Last night’s Canadian election results were supposed to remain hush-hush until all of the polls had closed, according to a dated law in Canada’s Elections Act – but that didn’t stop hundreds of Twitter users from tweeting the results ahead of the poll closures, potentially risking a $2,500 fine each.
Elections Canada had been under pressure this election season to reevaluate a 1938 law that prohibits any media outlet or individual from broadcasting Canadian election results prior to the closing of the last poll in the country. As Canada has 6 timezones, the polls don’t close until after 9pm Pacific time – a full three hours after they close in the East.
The law is in place to prevent results from early closing polls to influence voters who haven’t made it to their local polls yet, but it was established to respond to radio announcers, not Twitterati. And Canadian Twitter users rebelled.
A website called Tweet the Results was set up during the campaign leading up to yesterday’s election which challenged Canadians to go ahead and tweet the vote – because, as the saying goes, there’s strength in numbers. It asked Canadians to use the hashtag #tweettheresults to show their solidarity when flaunting the dated Elections Canada law, and compiled all of the tweets containing this hashtag on their website.
And many Canadians did take to Twitter last night between the time the Eastern polls closed and the Western polls closed – but sadly, the website that brought this issue to their attention caved into pressure actually closed down during the window of time in which a fine could have been levied. According to TIME, the site had slapped up the following message during its downtime:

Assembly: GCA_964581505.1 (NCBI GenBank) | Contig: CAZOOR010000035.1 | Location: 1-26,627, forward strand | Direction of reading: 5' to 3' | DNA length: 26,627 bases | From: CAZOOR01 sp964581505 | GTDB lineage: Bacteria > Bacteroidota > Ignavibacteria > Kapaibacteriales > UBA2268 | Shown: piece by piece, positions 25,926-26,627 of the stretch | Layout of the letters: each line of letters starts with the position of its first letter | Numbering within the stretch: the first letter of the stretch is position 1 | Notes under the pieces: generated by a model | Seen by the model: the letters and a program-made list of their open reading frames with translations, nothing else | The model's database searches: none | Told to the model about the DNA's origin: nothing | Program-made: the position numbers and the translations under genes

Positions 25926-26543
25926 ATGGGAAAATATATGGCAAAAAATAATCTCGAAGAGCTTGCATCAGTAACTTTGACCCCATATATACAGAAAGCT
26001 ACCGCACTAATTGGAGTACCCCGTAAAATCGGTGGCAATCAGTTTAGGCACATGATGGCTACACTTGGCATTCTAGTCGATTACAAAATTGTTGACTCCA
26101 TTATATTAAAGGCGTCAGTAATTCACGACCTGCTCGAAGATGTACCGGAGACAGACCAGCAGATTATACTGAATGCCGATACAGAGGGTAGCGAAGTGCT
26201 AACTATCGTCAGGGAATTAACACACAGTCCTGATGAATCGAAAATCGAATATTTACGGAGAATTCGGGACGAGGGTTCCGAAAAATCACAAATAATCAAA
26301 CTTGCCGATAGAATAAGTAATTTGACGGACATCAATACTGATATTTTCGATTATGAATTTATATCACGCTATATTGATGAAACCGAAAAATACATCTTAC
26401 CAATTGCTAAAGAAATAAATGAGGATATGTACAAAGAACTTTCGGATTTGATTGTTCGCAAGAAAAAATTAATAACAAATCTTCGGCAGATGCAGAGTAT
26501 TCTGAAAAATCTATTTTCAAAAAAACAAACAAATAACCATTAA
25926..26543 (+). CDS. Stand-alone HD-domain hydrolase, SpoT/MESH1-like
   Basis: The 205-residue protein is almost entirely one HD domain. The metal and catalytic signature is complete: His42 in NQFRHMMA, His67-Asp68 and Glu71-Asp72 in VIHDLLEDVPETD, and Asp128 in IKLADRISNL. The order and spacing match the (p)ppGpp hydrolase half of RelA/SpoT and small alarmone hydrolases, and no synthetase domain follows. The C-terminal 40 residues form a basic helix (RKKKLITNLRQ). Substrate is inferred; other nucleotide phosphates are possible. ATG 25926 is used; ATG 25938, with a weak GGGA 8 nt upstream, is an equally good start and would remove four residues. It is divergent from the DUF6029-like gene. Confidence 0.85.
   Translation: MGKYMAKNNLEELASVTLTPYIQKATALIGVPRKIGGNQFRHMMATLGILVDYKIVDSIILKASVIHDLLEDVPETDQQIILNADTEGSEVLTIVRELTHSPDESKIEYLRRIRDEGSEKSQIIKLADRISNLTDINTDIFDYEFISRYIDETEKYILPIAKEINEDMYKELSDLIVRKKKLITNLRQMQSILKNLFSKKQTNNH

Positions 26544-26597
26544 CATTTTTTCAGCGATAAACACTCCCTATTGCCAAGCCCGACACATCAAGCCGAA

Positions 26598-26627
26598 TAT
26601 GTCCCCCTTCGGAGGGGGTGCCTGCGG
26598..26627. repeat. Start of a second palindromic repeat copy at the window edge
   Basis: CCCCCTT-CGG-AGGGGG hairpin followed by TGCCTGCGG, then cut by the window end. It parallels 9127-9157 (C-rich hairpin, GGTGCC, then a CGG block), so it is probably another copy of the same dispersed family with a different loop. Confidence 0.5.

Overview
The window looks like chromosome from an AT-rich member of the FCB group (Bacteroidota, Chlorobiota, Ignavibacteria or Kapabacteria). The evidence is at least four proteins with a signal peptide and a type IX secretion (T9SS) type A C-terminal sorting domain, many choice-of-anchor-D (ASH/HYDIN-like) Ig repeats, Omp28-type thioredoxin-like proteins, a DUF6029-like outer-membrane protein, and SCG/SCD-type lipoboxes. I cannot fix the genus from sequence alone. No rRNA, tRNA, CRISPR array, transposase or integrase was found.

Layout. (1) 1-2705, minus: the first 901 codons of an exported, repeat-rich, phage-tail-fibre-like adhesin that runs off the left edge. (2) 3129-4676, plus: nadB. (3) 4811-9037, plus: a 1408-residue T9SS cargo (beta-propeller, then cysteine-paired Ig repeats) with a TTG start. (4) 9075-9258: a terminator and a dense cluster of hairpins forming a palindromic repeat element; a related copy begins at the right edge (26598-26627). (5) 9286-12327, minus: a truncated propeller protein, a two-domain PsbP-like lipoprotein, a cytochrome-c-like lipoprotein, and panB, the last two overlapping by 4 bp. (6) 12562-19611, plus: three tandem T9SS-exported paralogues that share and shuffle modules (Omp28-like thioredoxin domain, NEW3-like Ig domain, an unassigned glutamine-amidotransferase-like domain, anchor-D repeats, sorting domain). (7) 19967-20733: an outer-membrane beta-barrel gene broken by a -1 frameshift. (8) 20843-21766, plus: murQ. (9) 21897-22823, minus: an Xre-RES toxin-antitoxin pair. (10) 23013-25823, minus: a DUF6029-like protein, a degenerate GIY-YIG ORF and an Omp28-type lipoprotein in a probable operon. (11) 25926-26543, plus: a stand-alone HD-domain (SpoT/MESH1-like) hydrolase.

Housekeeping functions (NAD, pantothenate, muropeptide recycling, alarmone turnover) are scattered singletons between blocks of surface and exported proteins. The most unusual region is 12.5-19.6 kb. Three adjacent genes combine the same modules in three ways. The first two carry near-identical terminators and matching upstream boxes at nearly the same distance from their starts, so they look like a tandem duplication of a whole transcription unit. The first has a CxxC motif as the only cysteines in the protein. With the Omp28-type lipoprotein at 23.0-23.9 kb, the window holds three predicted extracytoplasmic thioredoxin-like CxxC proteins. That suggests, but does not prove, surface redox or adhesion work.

“Rather than face a potential fine or protracted legal battle, we have taken this site offline for 3 hours.”
A feeble statement, no doubt. But Canadians heard the message loud and clear and many weren’t scared off like the creators of the site that championed the right to tweet.
Reuters reports that some of the more cautious Twitter users used code in their tweets when discussing the election, referring to the NDP party, for instance, as “oranges” or “orange soda” to disguise their true meaning. Others, apparently not afraid of the big bad Elections Canada, simply tweeted the results as-is, with or without the #tweettheresults hashtag.
To be fair, Elections Canada said it would not actively seek out anyone using Twitter to broadcast election results ahead of the polls closing, but would instead only act upon complaints.
And, as you know if you are a Canadian on Facebook, this phenomenon isn’t Twitter-specific: there were plenty of Canadians who scrambled to post election results on their Facebook status as the polls closed last night. You can read about this on our sister blog, AllFacebook.
Still, I hope all of the attention this issue got on Twitter and in Canada helps to push laws forward and make them catch up with the digital age.
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